As much as white, Christian progressives in my field are signing onto a kind of “cancel culture” that demands renunciation of works of art created by despicable people who hold views inimical to their individual lives, I don’t have that luxury. If I were to give up every work of literature written by an anti-Semite, the horizons of my written world would become small and impoverished. (Don’t tell, but I love T.S. Eliot, too.) I’ve written, too, about how as an Arabist I don’t have the luxury of not using a dictionary that that was written for the express purpose of translating Mein Kampf into Arabic. As a Hispanist, I don’t have the luxury of not dealing with archivists and librarians who held positions, and gladly, in Franco’s government. It’s easy and satisfying, I’m sure, to renounce all of these things and be done with them. It’s harder but more necessary to live in the world as it is, working to mitigate the harms of reality.
I was really proud to have been awarded the Michael Camille Memorial Essay Prize in 2014 for work I did on the only surviving manuscript of Judah ibn Tibbon’s ethical will. To me, receiving an award named after an art historian affirmed the interdisciplinary nature of my work and my ability to speak to scholars trained in many fields of study, which, as the odd-duck Arabist in the back corner of a Spanish department, I have always seen as an important part of my academic portfolio. It was rewarding to have that work and those skills validated publicly. But the award is made by the journal Postmedieval and the Babel Working group, both of which are adjacent to Punctum Books and have heavy involvement from one of its editorial directors. As proud as I am of that award, I don’t really want a prize awarded by a body headed by someone who will so quickly and inaccurately fling about accusations of white supremacy, and fling them at me. So at least for the time being, in this round of editing down my CV, I’m going to remove that award. I already have tenure. I don’t need to prove myself through my CV in the way that I used to. In this instance I do have the luxury to be able to stand on principle now.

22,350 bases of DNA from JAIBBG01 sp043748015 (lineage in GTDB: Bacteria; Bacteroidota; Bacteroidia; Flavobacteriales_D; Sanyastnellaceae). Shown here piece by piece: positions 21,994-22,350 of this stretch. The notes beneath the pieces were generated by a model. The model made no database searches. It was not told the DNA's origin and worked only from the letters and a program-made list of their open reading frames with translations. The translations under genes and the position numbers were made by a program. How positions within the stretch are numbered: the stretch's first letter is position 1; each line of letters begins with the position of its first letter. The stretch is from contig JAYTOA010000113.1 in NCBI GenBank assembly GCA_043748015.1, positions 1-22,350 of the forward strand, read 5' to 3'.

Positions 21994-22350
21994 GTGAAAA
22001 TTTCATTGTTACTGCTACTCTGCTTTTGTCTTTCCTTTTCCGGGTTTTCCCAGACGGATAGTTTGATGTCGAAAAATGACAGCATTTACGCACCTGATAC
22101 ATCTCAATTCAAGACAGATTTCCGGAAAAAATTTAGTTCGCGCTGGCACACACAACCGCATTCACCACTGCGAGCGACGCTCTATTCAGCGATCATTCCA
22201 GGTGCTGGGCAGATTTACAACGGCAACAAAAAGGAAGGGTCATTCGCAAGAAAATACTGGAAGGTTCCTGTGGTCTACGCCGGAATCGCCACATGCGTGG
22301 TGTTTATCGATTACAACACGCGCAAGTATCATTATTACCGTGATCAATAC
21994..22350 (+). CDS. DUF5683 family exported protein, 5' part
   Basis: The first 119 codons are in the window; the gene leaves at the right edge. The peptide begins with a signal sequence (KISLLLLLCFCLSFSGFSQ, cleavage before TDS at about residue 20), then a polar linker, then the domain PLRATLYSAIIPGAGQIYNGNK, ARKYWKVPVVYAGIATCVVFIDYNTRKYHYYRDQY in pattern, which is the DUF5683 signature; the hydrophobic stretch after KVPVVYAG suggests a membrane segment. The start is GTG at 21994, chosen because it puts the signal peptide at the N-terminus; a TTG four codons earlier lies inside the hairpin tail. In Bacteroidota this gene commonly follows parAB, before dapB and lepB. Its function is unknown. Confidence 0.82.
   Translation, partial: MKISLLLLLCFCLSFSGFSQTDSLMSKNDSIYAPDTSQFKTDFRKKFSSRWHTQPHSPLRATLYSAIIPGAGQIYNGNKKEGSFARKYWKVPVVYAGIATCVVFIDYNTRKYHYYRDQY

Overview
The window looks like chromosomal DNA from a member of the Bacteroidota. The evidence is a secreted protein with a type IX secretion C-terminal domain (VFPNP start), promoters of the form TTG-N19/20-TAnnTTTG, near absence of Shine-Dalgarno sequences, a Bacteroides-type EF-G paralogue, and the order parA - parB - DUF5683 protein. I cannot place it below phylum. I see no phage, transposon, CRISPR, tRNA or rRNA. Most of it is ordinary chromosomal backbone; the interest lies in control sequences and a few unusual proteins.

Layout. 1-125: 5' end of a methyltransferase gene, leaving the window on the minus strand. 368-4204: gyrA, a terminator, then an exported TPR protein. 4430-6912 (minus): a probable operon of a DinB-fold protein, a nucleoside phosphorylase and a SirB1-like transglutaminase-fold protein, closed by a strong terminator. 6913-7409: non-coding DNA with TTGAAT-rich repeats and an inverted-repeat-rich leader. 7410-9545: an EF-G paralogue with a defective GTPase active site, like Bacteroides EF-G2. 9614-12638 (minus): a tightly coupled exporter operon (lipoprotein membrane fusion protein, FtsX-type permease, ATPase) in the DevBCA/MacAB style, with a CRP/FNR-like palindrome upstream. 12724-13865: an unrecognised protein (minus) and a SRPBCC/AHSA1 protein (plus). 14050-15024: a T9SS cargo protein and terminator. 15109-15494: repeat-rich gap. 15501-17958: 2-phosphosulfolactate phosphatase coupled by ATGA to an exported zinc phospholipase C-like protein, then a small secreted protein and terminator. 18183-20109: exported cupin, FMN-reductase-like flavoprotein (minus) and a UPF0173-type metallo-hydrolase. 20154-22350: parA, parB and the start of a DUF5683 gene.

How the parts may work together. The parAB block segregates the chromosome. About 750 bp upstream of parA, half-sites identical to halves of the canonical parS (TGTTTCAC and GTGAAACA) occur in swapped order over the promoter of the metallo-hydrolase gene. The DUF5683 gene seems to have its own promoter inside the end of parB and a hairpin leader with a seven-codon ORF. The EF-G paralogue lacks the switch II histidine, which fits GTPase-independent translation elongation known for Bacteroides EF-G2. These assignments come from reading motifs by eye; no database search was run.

Lucky her she’s not a medievalist, but Roxanne Gay posted this recently:
If I could find a way to write this all up without making it sound simultaneously bonkers and like nothing more than Twitter-gone-wrong (as if a Twitter spat were the telos) I’d write to the editorial board and, five years on, decline the prize and return the money that came with the award. I’m still thinking it through, and I don’t know that I have the rhetorical skill to pull it off; Twitter truly warps a person’s thinking and writing when it all comes to this. The state of play right now is crazy-making. Instead, as it stands, I think I will handle this by making a contribution in the amount of the Camille prize, in Michael Camille’s memory, to an organization that I have worked for and support regularly that fights discrimination from within my own broader religious community directed at non-Orthodox Jews and, especially, Jews of Color.
I try to take seriously the responsibility of honoring the memory of the scholars who shaped my thinking and my work. (And in fact, another piece of my complicated appreciation of Wagner is due to the fact that he was the favored composer of one of my teachers, who not only taught me how to be a cultural historian, but also a human being. And so I listen to Wagner for myself, but also in honor of her memory.) Part of the reason I was so proud to have received an award in his memory is because it was his book on the 19th-century renovations of Notre Dame (it’s really all coming crashing, coincidentally, down in the last few weeks, no?) that introduced me to the ideas of medievalism and reception history as fields of inquiry. But for right now, I think that the best choice I can make is to take the award, and his name as it is associated with bad actors in the field who seem invested in maligning me, off my CV for a while and hope that better days will come when I can return it to its place.